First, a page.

"We must control possession," said Arsene Wenger before Arsenal's trip to Anfield on 8th February. With the Gunners averaging 57 per cent of the ball against Liverpool, the manager's objective was achieved. It is just a pity that the hosts ran out 5-1 winners.
This has been a noticeable trend for Arsenal both this season and in previous years. Possession has often not been an issue in the biggest matches, highlighted by the Gunners averaging 57% in the 0-0 draws against Manchester United and Chelsea and the away defeats to United, Liverpool and Manchester City. The problem is that they have been guilty of 'sterile domination' in these fixtures - bossing the ball but failing to find a cutting edge in the final third.
This was certainly the case against United on 12th February, when Arsenal responded to their thrashing at Liverpool with nothing more than a whimper. The Gunners were by far the more adventurous side at the Emirates but, despite dominating possession, they endured a frustrating evening. Nerves were not to blame, as Wenger suggested at full-time, but instead a lack of the impetus required to make the most of Mesut Ozil's guile. The playmaker gave one of his better performances in recent weeks but his impact was stifled by a motionless Olivier Giroud and the absence of runners from midfield.
The return of Alex Oxlade-Chamberlain against Liverpool in the FA Cup helped to remedy this problem and it is imperative to include the midfielder against Bayern Munich. Two years ago, the 20-year-old showed no fear as he led the Arsenal charge at home to AC Milan and it is the same vital attribute - his ability to drive forward and pressurise defences - that renders his involvement on Wednesday a necessity.
In the absence of Aaron Ramsey and Theo Walcott, Oxlade-Chamberlain is the player who allows Arsenal to pick their moments and counter-attack with the ruthlessness of Sunday's winning goal against Liverpool. He has been involved in each of the Gunners' last five strikes - scoring a brace against Crystal Palace, winning the penalty at Anfield, and scoring and assisting at home to Liverpool - with his performance on Sunday reinforcing his current importance.
There is a frequent suggestion that Arsenal freeze in their toughest tests but the recurring problems are both tactical and mental, the biggest of which is allowing opponents to set the tone of matches. This saw Borussia Dortmund roping a dope in their 1-0 win at the Emirates (achieved with 43% possession), while Chelsea sat deep and counter-attacked in their 2-0 League Cup win, and in the 0-0 draw in the league - when they had almost twice as many shots with only 39% possession.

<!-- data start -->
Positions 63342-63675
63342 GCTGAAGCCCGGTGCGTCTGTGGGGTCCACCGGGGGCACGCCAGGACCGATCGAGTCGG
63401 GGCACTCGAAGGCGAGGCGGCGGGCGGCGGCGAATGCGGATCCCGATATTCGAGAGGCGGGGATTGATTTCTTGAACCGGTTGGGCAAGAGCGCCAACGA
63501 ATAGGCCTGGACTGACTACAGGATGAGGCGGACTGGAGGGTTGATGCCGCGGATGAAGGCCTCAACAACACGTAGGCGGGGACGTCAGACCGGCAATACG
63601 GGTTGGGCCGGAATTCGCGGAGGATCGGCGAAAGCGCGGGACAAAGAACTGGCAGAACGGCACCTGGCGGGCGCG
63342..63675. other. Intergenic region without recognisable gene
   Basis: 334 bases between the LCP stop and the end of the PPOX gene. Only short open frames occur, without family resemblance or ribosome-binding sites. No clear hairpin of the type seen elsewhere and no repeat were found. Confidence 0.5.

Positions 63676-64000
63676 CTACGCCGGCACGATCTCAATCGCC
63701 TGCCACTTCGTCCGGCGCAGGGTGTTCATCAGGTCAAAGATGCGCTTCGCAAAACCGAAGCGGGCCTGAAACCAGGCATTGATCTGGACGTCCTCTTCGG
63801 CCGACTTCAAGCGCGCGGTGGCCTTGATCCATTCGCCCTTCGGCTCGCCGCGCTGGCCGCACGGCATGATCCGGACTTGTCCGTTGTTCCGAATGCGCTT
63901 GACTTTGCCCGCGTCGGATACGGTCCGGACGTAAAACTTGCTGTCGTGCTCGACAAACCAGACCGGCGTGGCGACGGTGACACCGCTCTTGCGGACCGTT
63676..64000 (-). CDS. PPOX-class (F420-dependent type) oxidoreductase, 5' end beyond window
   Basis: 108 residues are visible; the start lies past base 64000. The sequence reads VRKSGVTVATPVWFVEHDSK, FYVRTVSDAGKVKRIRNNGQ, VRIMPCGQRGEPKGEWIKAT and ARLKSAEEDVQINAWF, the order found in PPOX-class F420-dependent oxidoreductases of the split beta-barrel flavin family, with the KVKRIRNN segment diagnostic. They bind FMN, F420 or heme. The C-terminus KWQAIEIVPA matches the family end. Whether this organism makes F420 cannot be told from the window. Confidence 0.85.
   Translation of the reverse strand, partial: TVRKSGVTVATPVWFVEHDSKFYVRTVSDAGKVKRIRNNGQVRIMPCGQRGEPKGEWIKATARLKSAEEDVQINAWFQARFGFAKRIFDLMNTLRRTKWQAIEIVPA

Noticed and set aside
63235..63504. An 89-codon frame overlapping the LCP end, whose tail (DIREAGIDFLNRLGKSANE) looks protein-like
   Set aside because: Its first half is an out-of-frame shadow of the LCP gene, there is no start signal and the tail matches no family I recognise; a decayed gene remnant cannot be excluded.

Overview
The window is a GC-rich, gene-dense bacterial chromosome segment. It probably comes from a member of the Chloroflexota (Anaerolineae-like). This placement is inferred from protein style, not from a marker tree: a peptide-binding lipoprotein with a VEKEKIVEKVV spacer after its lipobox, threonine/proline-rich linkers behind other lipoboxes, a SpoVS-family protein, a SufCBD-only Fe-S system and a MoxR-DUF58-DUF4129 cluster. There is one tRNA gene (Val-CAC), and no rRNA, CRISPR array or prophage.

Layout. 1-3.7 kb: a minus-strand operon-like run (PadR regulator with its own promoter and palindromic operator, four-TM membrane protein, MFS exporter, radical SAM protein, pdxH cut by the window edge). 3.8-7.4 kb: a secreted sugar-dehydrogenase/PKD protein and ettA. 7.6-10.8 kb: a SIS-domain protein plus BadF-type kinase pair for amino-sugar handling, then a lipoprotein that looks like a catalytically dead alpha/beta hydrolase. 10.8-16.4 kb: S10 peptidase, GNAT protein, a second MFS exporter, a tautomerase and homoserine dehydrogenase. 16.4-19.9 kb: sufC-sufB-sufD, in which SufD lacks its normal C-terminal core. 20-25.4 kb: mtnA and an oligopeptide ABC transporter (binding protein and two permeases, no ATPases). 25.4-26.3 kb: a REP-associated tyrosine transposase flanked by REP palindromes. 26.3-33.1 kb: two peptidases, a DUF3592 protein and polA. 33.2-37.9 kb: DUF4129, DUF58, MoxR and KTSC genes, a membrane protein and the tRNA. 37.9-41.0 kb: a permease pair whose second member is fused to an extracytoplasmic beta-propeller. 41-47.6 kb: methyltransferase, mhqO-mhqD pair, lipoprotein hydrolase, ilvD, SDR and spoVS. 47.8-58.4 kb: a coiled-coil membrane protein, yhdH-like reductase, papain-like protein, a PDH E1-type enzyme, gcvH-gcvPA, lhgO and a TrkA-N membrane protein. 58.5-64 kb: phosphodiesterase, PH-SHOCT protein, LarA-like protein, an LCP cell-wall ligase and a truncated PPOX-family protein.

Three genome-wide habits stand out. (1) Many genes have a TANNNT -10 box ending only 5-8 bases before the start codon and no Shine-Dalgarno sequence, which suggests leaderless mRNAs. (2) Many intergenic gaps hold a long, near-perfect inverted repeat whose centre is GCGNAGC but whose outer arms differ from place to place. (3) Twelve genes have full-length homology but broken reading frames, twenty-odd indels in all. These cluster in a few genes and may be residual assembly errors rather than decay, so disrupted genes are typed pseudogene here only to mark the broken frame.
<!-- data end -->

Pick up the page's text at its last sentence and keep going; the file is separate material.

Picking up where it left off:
We have seen that Arsenal also know how to manage big moments in big games, however, instead of succumbing to the temptation of sterile domination. The 2-0 win at Bayern last season was earned with just 45% possession (compared to 58% in the 3-1 defeat at the Emirates) emphasising that there are different ways to control a match. One is to ensure a quick start - similar to the first 15 minutes that gained a 2-0 win over Napoli but the Gunners have held a half-time lead in just one of their last 11 Premier League fixtures.
A confident opening period, counter-attacking and being decisive when opportunities arise will all be key to Arsenal's hopes against Bayern. "The truth is you can attack for too long," Herbert Chapman once said. "We try to make it rapid and direct." Wenger will need to do the same on Wednesday and encourage his team to avoid falling into the trap of having all of the ball but none of the chances. With Oxlade-Chamberlain sharpening Ozil's blade, they stand a much better chance of success.
Arsenal v Bayern Munich is on Sky Sports 1HD on Wednesday from 7pm